The affidavit of service of the summons and the original complaint, as well as the affidavit of service of the summons and the amended complaint, show that service had been made on " Jane' Axha, " at the superintendent's apartment of the condominium. Whereas the original affidavit of service, which shows service on November 26, 2013, describes Axha as "a person of suitable age and discretion, " the affidavit of service of the summons and amended complaint, which shows service on June 7, 2014, describes Axha as the "MANAGING AGENT of said Corporation." In support of defendant's motion, the secretary of defendant's board of managers, Joseph Juhasz, denied that anyone authorized to receive service for defendant had been served, and stated that defendant had been unaware of the judgment until it had received notice that its bank account had been restrained. Juhasz also denied that defendant owed plaintiff the commissions demanded, since, he said, defendant had never received the monies plaintiff had allegedly collected on defendant's behalf. Juhasz added that, to the extent that plaintiff premised its cause of action on a contract it had had with defendant's alleged former managing agent, Impact Real Estate Management (Impact), any authority Impact had had to represent defendant had been terminated effective August 31, 2011. He argued, in effect, that defendant should not be held liable to plaintiff for any sums plaintiff had allegedly thereafter collected on defendant's behalf at Impact's behest.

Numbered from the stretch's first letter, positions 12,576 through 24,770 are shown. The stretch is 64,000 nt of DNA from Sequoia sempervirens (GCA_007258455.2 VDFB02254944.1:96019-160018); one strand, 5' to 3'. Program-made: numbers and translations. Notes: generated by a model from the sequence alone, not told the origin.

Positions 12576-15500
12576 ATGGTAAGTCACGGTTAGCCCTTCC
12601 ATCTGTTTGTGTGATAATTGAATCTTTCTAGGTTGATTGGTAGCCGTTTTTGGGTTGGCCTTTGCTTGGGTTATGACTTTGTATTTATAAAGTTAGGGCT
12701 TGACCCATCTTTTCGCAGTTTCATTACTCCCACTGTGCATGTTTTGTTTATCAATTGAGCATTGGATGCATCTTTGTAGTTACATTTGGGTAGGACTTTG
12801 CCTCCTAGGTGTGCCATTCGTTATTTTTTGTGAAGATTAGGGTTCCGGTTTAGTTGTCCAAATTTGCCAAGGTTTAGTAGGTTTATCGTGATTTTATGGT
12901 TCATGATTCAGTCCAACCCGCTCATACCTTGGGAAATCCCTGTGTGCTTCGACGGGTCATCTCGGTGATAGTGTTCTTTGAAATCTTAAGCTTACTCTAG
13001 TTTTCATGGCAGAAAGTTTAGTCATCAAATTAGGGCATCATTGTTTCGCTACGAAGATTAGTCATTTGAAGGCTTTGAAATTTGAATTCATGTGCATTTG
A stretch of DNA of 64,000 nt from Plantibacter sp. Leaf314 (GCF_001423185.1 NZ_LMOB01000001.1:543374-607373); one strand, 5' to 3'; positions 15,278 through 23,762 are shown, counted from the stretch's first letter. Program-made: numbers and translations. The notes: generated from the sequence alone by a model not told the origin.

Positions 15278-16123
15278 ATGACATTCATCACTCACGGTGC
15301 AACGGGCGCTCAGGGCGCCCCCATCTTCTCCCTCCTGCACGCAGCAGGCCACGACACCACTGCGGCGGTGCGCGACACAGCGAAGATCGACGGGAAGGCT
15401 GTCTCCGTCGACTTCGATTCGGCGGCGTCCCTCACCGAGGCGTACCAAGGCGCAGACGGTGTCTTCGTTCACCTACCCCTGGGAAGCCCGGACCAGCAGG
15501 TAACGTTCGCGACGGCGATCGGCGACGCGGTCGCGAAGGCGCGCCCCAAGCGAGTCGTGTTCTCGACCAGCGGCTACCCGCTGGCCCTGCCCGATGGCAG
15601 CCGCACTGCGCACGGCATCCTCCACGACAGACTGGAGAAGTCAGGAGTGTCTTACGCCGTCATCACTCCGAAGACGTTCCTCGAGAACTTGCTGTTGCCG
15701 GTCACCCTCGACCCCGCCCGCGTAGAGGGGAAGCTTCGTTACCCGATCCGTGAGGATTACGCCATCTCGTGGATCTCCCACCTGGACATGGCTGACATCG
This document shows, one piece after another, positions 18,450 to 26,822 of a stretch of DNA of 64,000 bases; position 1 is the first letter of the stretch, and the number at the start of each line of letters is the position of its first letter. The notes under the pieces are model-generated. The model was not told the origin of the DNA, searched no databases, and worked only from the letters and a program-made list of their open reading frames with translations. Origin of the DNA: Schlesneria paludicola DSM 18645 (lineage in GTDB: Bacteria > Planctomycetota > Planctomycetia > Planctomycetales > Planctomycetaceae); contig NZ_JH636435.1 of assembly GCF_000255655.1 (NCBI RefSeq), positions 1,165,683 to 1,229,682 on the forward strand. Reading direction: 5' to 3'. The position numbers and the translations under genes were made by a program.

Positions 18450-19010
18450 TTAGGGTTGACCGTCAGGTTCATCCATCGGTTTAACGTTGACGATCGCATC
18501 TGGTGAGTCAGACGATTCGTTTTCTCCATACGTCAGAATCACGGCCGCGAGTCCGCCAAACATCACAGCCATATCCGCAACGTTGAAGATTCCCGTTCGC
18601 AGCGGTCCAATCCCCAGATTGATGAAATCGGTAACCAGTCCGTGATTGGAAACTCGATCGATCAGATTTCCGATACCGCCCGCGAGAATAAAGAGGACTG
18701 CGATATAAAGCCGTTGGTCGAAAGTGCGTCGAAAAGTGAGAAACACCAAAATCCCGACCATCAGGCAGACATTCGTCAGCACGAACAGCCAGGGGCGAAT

In opposition to the motion, plaintiff's attorney asserted that, as shown by plaintiff's process server, service had been made at defendant's address on a person of suitable age and discretion, followed by a mailing; that the mail had not been returned as undeliverable; and that Juhasz's denial of receipt was insufficient to overcome the presumption of proper service created by the process server's affidavit. The Civil Court granted the branch of defendant's motion seeking to vacate the default judgment, but failed to dispose of the branch of defendant's motion seeking the dismissal of the complaint.